“When I measure the value of education, I look at those ‘aha’ moments. I had a lot of those moments here. I’ve been really happy with the program.”
GIX trains students to think globally and ethically in an era of rapid change and increasingly shorter business and technology cycles, says Vikram Jandhyala, GIX’s co-executive director and vice president for innovation strategy at the University of Washington.
“How can we build a future set of innovators who will create products and services and be part of organizations that can navigate this changing landscape and lead innovation?” Jandhyala asks. “That is the premise. It’s not business as usual.”
Most of the 10 team projects of GIX’s inaugural class were sponsored by the institute’s industry partners, which include Microsoft, Boeing, T-Mobile, AT&T and Chinese technology company Baidu. Company leaders pitched loosely defined projects to GIX students, then mentored the teams as they developed their projects, leveraging the companies’ technologies.
That approach to learning makes GIX unique, says Ranveer Chandra, chief scientist for Microsoft Azure Global and an advisor on the chicken-monitoring project, named Cluck AI.
“The students are able to take the latest research from industry, build on top of it and show what can be achieved,” Chandra says.
“This kind of an industry-academic collaboration, where industry’s not just handing off something to students but providing them with cutting-edge research and working closely with them, is something I haven’t seen before as part of a curriculum.”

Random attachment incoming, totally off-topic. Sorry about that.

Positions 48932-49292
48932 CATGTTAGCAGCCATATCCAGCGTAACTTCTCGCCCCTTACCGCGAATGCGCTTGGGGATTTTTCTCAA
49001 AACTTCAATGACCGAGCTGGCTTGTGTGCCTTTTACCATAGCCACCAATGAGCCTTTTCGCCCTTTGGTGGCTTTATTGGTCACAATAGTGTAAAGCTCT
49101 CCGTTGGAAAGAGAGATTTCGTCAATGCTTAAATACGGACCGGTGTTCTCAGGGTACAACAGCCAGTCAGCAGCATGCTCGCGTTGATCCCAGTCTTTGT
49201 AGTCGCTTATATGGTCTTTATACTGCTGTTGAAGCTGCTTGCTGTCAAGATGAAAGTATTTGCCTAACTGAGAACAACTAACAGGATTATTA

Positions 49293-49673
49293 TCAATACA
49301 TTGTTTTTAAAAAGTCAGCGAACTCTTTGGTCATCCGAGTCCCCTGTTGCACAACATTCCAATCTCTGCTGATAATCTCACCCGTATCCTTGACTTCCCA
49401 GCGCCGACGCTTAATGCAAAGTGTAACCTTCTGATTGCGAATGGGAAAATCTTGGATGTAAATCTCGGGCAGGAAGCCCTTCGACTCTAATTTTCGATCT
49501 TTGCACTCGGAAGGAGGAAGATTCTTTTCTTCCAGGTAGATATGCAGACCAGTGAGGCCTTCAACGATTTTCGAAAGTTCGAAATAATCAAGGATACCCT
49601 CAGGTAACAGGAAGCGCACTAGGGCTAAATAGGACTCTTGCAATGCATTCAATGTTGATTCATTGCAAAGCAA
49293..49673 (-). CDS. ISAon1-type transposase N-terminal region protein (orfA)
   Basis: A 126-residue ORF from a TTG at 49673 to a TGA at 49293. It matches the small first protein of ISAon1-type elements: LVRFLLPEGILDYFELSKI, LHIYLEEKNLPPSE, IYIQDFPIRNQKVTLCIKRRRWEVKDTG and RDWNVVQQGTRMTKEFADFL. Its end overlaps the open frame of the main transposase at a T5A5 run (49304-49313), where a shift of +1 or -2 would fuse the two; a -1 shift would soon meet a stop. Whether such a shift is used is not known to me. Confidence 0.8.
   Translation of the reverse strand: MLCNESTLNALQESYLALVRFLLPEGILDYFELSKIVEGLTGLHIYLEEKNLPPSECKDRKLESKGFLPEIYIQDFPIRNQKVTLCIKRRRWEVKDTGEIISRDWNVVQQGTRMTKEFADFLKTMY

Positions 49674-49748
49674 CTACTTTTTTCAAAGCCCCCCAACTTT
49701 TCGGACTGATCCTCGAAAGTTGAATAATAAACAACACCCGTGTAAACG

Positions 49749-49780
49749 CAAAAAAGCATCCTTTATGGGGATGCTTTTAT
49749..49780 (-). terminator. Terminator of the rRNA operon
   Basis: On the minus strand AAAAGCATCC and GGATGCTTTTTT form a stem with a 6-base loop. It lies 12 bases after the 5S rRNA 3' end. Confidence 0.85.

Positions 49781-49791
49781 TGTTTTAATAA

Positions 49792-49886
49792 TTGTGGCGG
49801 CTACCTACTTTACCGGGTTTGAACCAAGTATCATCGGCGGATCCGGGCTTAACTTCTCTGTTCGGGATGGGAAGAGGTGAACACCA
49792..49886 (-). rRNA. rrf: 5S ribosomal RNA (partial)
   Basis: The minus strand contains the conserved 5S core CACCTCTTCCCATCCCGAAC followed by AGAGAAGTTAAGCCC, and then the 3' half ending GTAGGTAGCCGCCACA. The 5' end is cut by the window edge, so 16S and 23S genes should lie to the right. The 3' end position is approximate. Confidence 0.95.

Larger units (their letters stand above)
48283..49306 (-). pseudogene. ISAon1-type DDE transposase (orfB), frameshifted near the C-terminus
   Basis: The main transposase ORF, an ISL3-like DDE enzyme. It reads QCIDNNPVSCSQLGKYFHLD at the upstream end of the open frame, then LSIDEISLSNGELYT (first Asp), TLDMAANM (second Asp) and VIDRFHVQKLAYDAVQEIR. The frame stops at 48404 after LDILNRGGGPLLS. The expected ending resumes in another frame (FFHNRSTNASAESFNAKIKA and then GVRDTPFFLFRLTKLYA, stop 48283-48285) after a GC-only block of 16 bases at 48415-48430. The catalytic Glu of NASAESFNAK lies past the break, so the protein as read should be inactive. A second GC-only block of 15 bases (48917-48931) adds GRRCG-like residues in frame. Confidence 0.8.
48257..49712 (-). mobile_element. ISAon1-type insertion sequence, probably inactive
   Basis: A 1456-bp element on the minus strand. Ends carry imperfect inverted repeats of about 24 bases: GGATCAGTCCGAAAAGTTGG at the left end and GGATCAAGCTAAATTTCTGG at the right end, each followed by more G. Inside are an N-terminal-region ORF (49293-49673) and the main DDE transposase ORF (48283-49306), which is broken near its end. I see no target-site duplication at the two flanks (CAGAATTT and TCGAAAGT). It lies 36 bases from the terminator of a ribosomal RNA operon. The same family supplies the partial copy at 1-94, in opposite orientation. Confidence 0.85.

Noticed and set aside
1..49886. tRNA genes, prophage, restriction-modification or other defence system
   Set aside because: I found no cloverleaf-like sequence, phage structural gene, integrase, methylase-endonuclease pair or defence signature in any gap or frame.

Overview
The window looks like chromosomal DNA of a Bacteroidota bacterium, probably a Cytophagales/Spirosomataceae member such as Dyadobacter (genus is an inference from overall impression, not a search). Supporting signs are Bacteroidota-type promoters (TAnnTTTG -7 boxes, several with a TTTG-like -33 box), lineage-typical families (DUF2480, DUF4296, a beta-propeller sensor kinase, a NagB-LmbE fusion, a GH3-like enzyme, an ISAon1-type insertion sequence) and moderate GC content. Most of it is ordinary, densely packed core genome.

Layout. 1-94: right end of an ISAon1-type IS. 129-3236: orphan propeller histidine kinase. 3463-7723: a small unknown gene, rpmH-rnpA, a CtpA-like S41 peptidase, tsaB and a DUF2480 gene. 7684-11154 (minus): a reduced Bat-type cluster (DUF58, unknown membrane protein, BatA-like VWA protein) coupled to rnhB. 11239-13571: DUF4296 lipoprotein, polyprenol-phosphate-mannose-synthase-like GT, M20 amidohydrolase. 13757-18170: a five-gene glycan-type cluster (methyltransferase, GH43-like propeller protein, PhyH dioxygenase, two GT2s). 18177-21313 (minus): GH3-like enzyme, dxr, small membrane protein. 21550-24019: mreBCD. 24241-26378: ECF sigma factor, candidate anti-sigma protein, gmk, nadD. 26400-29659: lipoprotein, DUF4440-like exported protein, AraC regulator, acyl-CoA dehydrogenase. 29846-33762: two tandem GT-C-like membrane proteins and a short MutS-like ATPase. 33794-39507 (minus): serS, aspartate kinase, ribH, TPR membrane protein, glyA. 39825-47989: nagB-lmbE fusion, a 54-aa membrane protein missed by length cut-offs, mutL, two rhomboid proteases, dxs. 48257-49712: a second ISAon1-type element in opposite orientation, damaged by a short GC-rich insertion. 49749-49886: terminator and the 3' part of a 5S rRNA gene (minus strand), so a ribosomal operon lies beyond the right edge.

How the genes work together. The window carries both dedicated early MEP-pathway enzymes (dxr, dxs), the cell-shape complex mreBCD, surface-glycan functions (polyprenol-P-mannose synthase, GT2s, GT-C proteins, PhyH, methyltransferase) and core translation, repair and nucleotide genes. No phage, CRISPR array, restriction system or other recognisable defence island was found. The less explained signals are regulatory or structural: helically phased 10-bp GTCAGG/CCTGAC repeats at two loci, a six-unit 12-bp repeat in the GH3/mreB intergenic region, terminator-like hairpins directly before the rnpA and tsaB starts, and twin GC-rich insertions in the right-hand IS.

The Cluck AI team worked with Microsoft engineers to use machine learning to identify when chickens on a farm are in distress — when a predator is nearby, for example, or when they are overheated. A microphone captures the animals’ sounds and sends them to Azure storage containers. When an anomaly is detected, the audio data is pushed to a dashboard, along with an image of the chicken in apparent distress. The farmer, who may not be onsite to monitor the livestock at all times, gets an email notification and can assess what’s wrong.
“It’s kind of like a baby monitor for poultry farmers,” says team member Padraic Casserly, 32.
The solution uses technology developed for Microsoft’s FarmBeats project, an artificial intelligence and Internet of Things platform that harnesses data to increase farm productivity and cut costs. The four-member GIX team launched the project after Chandra, then the principal researcher behind FarmBeats, suggested that audio data could have untapped potential in farming.
The team decided to focus on chickens, interviewing farmers and even buying two chickens of their own — named Margarita and Daisy — to record them. The students hope to develop the solution further and are looking into possible funding for a start-up.